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Communications and Marketing
‘Great Teacher’ Judy Dozier gives stirring speech at Senior Honors Convocation
The Class of 2018 honored retiring Associate Professor of English Judy Dozier with the Great Teacher Award for 2018 during Senior Honors Convocation held May 11 at First Presbyterian Church.
This year marks the 60th anniversary of the Great Teacher Award in which the Senior Class votes for a faculty member who they think challenges students both in and out of the classroom and serves as an example of what “great teaching” means to them. Dean of Faculty Michael Orr notes that Dozier is “especially known for her passion and enthusiasm for teaching, for her willingness to challenge her students intellectually, and for her warm, caring, and compassionate personality.”
Orr also noted in his remarks that since joining the faculty in 1997, Dozier has earned a reputation as one of the College’s most engaging and inspirational teachers and has been regarded as the mainstay of the African American studies program at the College for the past two decades. She has published articles and book chapters, as well as a wide array of fiction, non-fiction, and poetry. Now, the College eagerly awaits her forthcoming debut novel. Well-revered by those who have had the pleasure of working with her, the graduating seniors felt Dozier was well-deserving of the Great Teacher Award.
“Professor Dozier is so passionate about African American studies, and she really opened my eyes to a whole new way of seeing the world,” said Quinn Hendershot ’18, a psychology major. “She inspired me to do my own investigation and research into understanding the realities of black life in America. I’m incredibly thankful to her for giving me the opportunity to explore this topic with her.” Click here for more student comments.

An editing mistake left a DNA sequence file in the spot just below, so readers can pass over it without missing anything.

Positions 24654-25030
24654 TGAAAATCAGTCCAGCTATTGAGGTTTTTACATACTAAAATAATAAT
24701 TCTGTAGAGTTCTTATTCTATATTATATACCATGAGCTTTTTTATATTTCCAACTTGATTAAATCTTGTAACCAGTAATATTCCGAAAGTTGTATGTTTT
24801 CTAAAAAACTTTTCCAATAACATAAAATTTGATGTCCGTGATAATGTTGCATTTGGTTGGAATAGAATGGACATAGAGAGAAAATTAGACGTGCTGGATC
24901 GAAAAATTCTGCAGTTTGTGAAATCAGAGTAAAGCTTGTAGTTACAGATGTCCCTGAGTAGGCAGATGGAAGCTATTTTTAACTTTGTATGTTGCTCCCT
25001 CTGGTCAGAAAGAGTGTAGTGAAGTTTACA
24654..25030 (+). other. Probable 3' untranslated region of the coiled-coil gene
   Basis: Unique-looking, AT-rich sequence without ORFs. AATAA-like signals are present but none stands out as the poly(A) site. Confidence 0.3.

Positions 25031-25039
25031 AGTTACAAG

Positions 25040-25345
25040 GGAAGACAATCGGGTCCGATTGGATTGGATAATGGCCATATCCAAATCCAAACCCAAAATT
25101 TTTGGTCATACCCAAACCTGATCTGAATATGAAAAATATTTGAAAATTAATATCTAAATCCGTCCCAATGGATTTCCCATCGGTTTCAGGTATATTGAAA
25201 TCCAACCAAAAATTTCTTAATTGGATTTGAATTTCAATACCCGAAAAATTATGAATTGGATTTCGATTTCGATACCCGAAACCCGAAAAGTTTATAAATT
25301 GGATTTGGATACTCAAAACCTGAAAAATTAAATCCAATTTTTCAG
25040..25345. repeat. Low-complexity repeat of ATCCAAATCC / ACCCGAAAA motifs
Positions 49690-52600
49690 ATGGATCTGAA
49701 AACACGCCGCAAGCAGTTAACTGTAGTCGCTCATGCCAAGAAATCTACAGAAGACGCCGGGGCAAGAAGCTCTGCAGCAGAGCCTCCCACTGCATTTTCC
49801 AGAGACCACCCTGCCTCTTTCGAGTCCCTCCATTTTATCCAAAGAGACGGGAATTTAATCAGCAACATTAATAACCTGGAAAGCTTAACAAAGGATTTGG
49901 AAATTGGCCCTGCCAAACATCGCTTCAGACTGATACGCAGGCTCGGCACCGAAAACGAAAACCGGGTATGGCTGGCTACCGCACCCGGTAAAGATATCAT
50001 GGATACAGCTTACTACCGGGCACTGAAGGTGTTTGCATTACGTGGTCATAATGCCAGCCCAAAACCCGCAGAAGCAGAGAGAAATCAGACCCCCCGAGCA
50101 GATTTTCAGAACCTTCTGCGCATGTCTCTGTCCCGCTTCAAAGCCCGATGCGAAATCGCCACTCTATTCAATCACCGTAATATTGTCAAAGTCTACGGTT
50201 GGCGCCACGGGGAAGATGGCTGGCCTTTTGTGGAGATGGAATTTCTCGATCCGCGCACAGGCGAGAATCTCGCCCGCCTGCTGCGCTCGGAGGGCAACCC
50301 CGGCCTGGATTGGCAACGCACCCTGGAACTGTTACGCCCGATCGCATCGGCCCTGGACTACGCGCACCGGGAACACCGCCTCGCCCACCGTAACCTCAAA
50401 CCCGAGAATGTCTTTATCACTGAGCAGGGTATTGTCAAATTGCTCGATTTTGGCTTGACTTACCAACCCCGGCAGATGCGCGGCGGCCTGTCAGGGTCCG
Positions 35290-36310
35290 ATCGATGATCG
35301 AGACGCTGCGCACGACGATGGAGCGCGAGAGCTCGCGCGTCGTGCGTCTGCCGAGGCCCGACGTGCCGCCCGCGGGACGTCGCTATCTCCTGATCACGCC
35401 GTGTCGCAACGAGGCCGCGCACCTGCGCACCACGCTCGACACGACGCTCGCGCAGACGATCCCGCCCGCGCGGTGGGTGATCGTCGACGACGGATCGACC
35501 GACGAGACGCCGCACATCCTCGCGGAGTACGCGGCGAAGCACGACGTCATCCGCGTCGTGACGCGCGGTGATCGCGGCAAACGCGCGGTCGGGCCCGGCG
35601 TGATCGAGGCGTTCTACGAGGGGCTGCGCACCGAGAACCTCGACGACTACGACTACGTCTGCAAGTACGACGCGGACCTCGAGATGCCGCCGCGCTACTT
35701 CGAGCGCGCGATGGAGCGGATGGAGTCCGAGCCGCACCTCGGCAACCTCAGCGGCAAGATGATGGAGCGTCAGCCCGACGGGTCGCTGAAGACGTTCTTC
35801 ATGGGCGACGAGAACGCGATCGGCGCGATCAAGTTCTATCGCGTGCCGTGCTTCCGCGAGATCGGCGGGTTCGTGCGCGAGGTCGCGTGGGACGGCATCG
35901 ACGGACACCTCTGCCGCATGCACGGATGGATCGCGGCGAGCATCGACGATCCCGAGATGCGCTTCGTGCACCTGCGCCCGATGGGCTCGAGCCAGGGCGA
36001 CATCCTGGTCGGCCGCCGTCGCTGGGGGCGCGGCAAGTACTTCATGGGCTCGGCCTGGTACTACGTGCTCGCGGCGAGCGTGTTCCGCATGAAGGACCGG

After receiving the Great Teacher Award, Dozier graced the stage to deliver her address, “I Hope You Dance.” Here is her speech:
I Hope You Dance
“Good afternoon all. So often I come to this time in the semester that I see as bittersweet. I’m so happy for my students, but sad that I will not see them in my classes anymore. But this time I’m leaving with you, but I find that it’s still bittersweet. Not only will I not have you in my classes, I will not have classes anymore. I will miss you and Lake Forest College. So here I am at the end of my second career–teaching–and my final graduating class has once again chosen me ‘Great Teacher.’ I am so humbled, yet so pleased. You really honor me with this award.
“As you leave Lake Forest College and head out to graduate school or a job, I’d like to share something. Something to take with you as you continue on your life journey. There’s a big amazing exciting world out there. That is, if you’re brave enough to see it. When was the last time you stood looking at the stars? Or noticed a flower blooming under the snow? Or stared for a long time at that green that is bursting out all over now? Shug, from Alice Walker’s The Color Purple, said, ‘I think it pisses God off if you walk by the color purple in a field somewhere and don’t notice it.’
“I bet many of you haven’t noticed because, well, it’s finals or time to write papers, or study for the GRE or the LSÅT, MCAT. Your thoughts are elsewhere, I know. I want you to hold onto something though, as you venture further out into the world.